Pietro Blaserna: A life for science
Born in Fiumicello di Aquileja on 22 February 1836, Pietro Blaserna graduated in Mathematics and Physics at the University of Vienna in 1856. In the same year he began his research career as an assistant to Andreas von Ettingshausen, then director of the Institute of Physics of Vienna. Here he has the opportunity to deal with the experimental verification of theoretical predictions about the development and duration of induced currents and extra-currents, publishing his first works in the scientific journal Sitzungsberichte between 1858 and 1859 and then moving to Paris to work as Henri's assistant. -Victor Regnault at the Collège de France.
The promising career of Blaserna led him to return to Florence in 1861, called by the then Minister of Education Terenzio Mamiani della Rovere to hold the chair of Physics at the Institute of Higher Studies in Florence. A few years later he moved to Palermo as an ordinary professor, driven by the strong economic endowment that the university would have received from Minister Michele Amari.
In 1867 Blaserna demonstrates his interest in the organization of university research in his pamphlet "On the current state of physical sciences in Italy and on some physics machines". In its intentions it aims at a reorganization of university regulations and to make the "laboratory" the privileged place both for the individual research of the professor and for university teaching. When Quintino Sella in 1870 posed the question of the University of Rome at the center of his work of reform, Blaserna can not fail to embrace this position. In 1871 he joined the Italian geographical Society, serving as a councilor from 1875 to 1891 and later as vice-president from 1885 to 1886.
In 1872 he dedicated himself to the formation of the Institute of Physics, inspired by the German models, pushing for the training of new researchers under the sign of modern scientific knowledge. The success of this school in fact leads Blaserna to visit the laboratories of foreign nations, such as Switzerland, Germany and Austria, from which the organization takes over.
He was appointed senator in 1890 and holds various political positions: he is a member of the High Council of Public Education between 1886 and 1890, a member of the Finance Commission between 1896 and 1918, president of the Commission of the High Court of Justice until 1918 and vice-president of the Senate from 1914, until the date of his death, in 1918. Elected a member of the Accademia dei Lincei in 1873, he became an assistant secretary in 1877, secretary in 1879, vice president in 1900 and finally obtained the presidency of the Academy in 1904, a position he held until 1916. As soon as he was elected, Blaserna commits to reaffirm the immense scientific enterprise proposed by the Lincei, both as an expression of national pride and of communion and relations with foreign countries, giving new impetus to activities such as the awarding of prizes and publications for the dissemination of scientific knowledge. Furthermore, his will is to change the structure of the classes, citing as reasoning the excessive fragmentation of these, which makes it difficult to operate, but this position is not really taken into account by the members themselves. Blaserna's interest, as a scientist and as a politician, is to make Italy actively participate in the modernization process, not even withdrawing when, on the occasion of the earthquake that in 1908, Messina and Reggio Calabria fall to the ground, the Accademia dei Lincei is mobilized by the government to cope with the tragedy.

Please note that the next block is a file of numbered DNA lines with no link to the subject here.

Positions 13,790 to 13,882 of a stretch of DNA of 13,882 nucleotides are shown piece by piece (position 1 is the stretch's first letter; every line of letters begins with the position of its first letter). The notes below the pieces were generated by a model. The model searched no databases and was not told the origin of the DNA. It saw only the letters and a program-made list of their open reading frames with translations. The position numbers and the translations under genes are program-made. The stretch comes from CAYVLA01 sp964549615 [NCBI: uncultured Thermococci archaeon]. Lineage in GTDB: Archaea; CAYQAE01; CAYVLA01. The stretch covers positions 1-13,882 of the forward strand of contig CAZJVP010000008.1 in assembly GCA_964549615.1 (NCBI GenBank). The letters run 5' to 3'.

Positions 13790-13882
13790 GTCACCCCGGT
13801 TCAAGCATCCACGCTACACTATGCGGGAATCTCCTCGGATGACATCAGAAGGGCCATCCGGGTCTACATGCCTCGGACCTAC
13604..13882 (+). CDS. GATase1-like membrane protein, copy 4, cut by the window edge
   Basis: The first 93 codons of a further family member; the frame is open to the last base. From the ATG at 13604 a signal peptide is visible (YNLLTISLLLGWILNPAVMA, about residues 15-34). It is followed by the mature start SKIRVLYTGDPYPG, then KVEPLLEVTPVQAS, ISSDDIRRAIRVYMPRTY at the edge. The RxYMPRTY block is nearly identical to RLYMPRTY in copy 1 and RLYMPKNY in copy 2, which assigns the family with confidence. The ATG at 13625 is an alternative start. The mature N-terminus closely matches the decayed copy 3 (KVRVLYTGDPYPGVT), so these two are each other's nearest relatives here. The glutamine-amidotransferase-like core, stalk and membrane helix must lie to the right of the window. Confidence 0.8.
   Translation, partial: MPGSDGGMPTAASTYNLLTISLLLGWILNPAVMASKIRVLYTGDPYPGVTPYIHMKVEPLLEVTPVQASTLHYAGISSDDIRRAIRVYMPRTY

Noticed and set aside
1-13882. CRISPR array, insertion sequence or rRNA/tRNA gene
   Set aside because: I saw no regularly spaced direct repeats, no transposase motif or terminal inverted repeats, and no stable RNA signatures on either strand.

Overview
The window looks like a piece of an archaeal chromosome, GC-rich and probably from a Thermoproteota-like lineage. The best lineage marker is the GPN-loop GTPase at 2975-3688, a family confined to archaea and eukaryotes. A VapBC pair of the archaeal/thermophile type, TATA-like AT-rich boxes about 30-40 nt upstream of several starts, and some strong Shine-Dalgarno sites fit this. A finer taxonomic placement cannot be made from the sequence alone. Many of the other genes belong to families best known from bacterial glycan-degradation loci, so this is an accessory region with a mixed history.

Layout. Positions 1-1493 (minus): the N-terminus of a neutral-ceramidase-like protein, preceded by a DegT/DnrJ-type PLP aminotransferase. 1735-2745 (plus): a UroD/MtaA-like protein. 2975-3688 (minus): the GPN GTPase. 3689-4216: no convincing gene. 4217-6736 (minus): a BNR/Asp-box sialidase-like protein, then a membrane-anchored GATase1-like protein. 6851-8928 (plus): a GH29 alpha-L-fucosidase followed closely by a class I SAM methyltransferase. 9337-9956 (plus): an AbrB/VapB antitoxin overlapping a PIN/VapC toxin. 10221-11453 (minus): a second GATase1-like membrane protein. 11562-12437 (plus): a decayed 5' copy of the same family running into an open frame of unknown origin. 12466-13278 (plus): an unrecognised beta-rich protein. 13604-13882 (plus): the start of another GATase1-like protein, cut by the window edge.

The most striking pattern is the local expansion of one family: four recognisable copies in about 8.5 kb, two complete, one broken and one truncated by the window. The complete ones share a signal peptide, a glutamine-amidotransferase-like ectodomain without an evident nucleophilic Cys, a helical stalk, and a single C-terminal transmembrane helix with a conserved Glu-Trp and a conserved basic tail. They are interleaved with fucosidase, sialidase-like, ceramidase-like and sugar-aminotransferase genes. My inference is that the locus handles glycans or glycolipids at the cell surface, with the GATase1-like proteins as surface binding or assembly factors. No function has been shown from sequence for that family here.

Like all his predecessors, Blaserna shows great attention to the urgency of participating in the international scientific debate that has characterized the Academy since its inception. The occasion is presented during a solemn meeting in the presence of the sovereign in 1908, when the president lynx announces the will to host the permanent Committee of the International Association of Academies (IAA), in which Italy is represented precisely by the Lincei. Blaserna sees the possibility of strengthening scientific collaborations so as not to lose ground in the scientific field to an Italy that at that time can boast of having entered the ranks of the great countries. The victory of the proposed project is reached when in 1908 the direction of the IAA by the Lincei begins, with the designation of Rome as the seat of the IV General Assembly of 1910. The events of the First World War make international collaboration disappear, and the IAA is overwhelmed by clashes between nations. The Accademia dei Lincei, albeit with difficulty, tries to maintain its goal as a center of scientific activities, culminated with the initiative of Luzzatti on the publication of the Acts of Italian constitutional assemblies, collected in 54 volumes, as a sign of a patriotic orientation which was typical of Lincei's actions.
Enzo Pozzato, Blaserna, Pietro, in «Dizionario Biografico degli Italiani, vol. 10», Roma, Istituto dell'Enciclopedia Italiana, 1968
Sandra Linguerri, Pietro Blaserna, in «Scienziati, patrioti, presidenti, a cura di Raffaella Simili», Roma-Bari, Laterza, 2012, 99-141
M. Focaccia, Uno scienziato galantuomo a via Panisperna. Pietro Blaserna e la nascita dell'Istituto fisico di Roma, Firenze, Olschki, 2016
M. Focaccia, Pietro Blaserna and the Birth of the Institute of Physics in Rome. A Gentleman Scientist at Via Panisperna, Springer Biographies, 2019